To celebrate the start of our first Magpie Award poetry contest, let me honour Max Plater, a poet from my very first writer’s group who passed along the best writing advice I ever received: trust your reader. As I continue to work through the submissions pile in our inbox, it is clear in the first paragraph which writers have learned to trust and respect their audience’s ability to perceive and follow the delicate rabbit trail. The writers with a true voice, that elusive quality so much sought and praised, reveal an intense intimacy and vulnerability (even if it is only leaked through the cracks.) Lesser writers smack of explanation, of grand action spelled with capital letters, and leave no room for lingering footnotes in the reader’s mind. The Golden Rule of Writing is this: trust your reader as you trust yourself. A writer must dig inside his own soul, wrestle with his art, and dare to go all the way down the rabbit hole. Because if he does, we’ll follow.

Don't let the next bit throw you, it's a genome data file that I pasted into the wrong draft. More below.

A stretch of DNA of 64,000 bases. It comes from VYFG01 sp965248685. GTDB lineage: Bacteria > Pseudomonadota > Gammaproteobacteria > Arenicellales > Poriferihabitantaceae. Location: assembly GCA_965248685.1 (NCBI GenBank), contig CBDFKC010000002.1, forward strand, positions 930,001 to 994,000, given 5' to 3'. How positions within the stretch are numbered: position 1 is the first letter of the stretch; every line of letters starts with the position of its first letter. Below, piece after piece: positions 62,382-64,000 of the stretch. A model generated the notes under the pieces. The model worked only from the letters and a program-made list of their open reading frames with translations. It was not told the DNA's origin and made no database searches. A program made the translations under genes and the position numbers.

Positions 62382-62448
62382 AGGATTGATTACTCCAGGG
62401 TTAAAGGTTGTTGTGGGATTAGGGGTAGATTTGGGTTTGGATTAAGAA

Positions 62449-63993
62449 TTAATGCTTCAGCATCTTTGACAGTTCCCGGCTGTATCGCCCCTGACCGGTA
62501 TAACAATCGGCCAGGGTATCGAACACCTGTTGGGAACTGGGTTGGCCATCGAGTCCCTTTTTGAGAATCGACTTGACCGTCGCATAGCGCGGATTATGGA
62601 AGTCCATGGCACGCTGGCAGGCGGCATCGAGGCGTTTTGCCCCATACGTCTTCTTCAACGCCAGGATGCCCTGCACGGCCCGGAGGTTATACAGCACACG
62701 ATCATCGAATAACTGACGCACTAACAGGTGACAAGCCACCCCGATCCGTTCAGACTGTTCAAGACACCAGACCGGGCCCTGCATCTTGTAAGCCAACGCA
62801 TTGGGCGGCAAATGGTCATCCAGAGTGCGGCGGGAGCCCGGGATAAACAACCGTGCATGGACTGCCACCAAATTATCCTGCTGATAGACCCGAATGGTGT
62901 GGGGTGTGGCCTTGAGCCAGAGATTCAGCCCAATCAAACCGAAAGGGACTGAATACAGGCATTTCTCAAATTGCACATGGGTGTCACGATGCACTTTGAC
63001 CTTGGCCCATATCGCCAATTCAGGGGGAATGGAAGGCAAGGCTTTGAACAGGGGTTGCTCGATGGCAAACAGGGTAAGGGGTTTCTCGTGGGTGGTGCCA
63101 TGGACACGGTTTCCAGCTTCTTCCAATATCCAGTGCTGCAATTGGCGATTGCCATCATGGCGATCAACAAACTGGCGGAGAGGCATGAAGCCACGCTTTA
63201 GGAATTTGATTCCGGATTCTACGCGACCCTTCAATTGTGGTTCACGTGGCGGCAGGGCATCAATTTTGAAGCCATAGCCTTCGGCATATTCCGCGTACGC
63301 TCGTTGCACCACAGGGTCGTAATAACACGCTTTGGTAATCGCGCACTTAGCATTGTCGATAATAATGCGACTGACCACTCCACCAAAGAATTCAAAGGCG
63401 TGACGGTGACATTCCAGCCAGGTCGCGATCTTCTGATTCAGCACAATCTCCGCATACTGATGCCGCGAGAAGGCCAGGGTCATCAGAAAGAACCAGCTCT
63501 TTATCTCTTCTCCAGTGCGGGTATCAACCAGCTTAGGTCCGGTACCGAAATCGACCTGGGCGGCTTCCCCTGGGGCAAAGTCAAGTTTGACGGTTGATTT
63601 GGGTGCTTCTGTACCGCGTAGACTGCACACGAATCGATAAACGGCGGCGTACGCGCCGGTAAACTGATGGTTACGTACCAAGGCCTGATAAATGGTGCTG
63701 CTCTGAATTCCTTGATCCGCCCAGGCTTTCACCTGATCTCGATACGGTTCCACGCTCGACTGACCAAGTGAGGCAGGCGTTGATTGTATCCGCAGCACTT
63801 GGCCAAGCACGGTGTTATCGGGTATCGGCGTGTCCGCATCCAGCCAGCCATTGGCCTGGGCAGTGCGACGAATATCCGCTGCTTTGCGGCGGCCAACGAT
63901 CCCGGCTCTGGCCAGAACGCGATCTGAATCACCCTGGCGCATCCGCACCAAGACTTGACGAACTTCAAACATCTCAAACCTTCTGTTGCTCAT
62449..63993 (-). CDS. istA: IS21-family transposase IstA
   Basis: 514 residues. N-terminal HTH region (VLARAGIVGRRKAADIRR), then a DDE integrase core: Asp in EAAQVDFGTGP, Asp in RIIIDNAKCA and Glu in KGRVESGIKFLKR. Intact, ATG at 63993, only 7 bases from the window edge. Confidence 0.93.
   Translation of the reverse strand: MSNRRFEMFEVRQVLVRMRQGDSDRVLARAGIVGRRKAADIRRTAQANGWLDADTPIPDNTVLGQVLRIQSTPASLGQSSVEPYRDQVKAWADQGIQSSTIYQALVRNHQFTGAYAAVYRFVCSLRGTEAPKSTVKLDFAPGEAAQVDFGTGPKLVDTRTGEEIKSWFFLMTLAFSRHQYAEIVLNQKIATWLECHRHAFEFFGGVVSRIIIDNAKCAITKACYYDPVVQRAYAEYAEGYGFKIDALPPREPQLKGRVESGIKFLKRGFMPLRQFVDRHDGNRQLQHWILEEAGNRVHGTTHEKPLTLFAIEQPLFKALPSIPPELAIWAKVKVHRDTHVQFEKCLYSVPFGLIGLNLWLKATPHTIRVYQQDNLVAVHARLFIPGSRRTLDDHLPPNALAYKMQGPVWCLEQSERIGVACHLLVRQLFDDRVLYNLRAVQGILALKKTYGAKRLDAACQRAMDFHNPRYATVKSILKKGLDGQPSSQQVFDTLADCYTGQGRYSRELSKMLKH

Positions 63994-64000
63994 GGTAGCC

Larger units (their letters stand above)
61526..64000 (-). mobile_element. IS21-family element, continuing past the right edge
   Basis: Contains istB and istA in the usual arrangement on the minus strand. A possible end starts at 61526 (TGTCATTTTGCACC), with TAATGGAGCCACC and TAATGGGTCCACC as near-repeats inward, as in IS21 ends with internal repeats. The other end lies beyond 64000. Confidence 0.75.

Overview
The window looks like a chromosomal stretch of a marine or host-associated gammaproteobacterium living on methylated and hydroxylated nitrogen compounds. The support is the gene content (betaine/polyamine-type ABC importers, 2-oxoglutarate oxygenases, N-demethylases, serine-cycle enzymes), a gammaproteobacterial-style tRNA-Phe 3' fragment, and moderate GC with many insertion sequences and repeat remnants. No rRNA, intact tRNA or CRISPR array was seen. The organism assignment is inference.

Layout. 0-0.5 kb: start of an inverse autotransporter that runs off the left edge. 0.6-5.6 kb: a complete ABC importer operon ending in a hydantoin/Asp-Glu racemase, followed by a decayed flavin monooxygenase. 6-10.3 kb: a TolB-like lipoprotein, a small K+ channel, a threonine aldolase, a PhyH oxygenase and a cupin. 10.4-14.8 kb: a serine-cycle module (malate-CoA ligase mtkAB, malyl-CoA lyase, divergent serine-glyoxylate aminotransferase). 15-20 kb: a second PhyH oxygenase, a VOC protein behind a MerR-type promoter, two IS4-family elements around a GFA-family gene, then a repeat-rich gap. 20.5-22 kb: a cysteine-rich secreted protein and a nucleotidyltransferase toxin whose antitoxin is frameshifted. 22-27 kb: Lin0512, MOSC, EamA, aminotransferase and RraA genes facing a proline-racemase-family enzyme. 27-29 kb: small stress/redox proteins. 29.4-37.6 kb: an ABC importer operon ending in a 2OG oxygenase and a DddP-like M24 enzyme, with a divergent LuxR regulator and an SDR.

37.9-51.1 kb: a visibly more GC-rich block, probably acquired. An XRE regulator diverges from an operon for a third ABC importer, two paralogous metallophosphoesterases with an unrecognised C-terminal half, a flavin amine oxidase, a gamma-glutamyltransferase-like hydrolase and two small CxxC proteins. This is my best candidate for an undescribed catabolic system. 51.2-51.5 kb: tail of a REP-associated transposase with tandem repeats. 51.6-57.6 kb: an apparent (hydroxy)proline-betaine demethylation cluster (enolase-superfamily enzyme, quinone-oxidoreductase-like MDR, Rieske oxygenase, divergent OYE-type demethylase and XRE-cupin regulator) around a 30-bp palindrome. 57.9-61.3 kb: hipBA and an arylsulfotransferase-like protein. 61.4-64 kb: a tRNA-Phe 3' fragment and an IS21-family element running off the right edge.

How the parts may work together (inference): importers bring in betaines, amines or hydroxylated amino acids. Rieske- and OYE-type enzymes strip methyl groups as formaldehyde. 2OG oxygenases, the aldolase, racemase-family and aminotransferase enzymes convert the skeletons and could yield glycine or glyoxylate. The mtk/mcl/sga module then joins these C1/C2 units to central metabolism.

Above dry canyons where our worlds meet
not one word is lost between us
We step across them on a string bridge.
–Max Plater, Winter Fires (1998, Exile Editions)